The traditional process of managing employee performance does not always deliver on its intentions. The purpose is to motivate and reward employees, but motivation is intrinsic. External factors either foster or squelch motivation. So many managers are squelchers without even realizing it, and many times, it is not entirely their fault. Companies often impose rules so intensive and processes so complicated they can make an educated person feel completely inadequate, and they fail to capitalize on doing the small but valuable things that could motivate employees.
You would probably agree that performance management is often viewed as the “necessary evil” in your organization. It is the non-subjective way of figuring out who ends up at the top of the heap for increases and bonuses at the end of the year. It can be an arduous and dreaded process that yields the same end result that you might have achieved if you simply lined up your people and subjectively decided who should get what, and when not carried out correctly, it can be a lose-lose for the manager and the employee. I'm not suggesting that you go wild and dump your review process. It has merit, and documenting performance is important for legal reasons, particularly in the event that you ever need historical data to deal with an employee issue. I’m simply suggesting that companies should empower managers to get to know their employees beyond the formality of a process if they really want to motivate them.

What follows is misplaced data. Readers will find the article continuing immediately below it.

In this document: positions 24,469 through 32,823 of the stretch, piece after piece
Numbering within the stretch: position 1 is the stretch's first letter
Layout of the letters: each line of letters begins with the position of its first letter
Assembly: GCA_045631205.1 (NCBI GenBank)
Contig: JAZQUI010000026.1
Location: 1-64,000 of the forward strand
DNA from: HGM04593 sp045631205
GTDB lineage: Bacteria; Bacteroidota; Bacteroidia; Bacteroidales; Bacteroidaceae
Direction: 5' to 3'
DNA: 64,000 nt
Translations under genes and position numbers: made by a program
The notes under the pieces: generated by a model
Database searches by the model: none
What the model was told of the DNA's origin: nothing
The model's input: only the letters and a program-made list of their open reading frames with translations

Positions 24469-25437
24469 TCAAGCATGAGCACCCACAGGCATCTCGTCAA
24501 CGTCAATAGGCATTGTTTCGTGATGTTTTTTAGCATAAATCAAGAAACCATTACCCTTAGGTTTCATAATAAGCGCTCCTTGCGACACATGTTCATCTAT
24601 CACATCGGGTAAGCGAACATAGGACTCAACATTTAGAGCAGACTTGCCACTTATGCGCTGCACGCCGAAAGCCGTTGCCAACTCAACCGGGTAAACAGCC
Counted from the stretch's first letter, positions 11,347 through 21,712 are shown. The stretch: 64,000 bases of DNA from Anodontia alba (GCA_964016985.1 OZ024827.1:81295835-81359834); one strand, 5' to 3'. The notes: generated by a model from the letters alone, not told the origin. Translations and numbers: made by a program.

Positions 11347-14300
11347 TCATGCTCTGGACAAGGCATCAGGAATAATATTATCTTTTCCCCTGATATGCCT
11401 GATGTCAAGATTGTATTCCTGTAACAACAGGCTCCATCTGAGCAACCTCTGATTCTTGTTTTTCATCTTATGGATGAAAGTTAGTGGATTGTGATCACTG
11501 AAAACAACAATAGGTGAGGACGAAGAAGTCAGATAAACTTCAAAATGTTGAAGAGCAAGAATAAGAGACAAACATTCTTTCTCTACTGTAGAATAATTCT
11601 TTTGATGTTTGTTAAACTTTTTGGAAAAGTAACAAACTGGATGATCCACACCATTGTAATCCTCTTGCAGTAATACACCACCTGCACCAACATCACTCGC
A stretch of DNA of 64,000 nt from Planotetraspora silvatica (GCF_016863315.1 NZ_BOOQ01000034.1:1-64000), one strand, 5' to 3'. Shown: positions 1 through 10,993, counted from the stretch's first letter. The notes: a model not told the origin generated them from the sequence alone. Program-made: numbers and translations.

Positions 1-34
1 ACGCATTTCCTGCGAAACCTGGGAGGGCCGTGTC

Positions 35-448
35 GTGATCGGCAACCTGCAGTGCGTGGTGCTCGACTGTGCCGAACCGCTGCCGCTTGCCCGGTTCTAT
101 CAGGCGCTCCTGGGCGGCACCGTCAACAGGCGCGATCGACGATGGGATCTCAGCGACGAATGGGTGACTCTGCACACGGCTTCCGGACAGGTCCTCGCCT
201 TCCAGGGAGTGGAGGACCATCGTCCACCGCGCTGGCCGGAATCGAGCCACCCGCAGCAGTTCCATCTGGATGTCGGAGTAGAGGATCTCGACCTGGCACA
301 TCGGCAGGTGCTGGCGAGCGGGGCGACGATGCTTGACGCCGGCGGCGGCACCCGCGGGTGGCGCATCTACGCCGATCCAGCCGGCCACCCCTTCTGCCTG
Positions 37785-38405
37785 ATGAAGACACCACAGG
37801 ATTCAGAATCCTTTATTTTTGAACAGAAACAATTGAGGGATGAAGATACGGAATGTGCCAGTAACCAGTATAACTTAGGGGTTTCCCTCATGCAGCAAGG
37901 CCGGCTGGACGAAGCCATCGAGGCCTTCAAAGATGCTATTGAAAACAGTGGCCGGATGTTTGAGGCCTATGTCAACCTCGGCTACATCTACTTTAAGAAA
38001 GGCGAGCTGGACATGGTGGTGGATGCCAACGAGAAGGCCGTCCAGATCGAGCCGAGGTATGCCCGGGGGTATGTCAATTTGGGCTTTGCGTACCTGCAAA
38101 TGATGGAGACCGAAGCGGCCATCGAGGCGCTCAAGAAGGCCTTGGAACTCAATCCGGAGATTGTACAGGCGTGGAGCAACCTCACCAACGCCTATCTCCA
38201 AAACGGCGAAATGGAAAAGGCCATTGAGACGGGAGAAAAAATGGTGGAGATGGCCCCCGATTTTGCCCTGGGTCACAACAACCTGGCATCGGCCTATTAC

So, what if performance management began on day #1 with a focus that was less about a person’s skills, knowledge and abilities, and more about what motivates them? You spend 40 hours a week with your co-workers - often more time than you spend with your own family - yet how many managers know much at all about what motivates their employees and what would make them feel excited about coming to work each day? The way in which you are attempting to motivate your employees might be squelching their motivation instead.
Finding out some very small but important things about the people in your organization should be the first step in the manager-employee relationship building process. This doesn’t need to be complicated. A simple survey can be incorporated into the new hire process to gather the data, and the results can be shared with the hiring manager. Here is a sampling of just a few questions that every manager should be able to answer about their employees.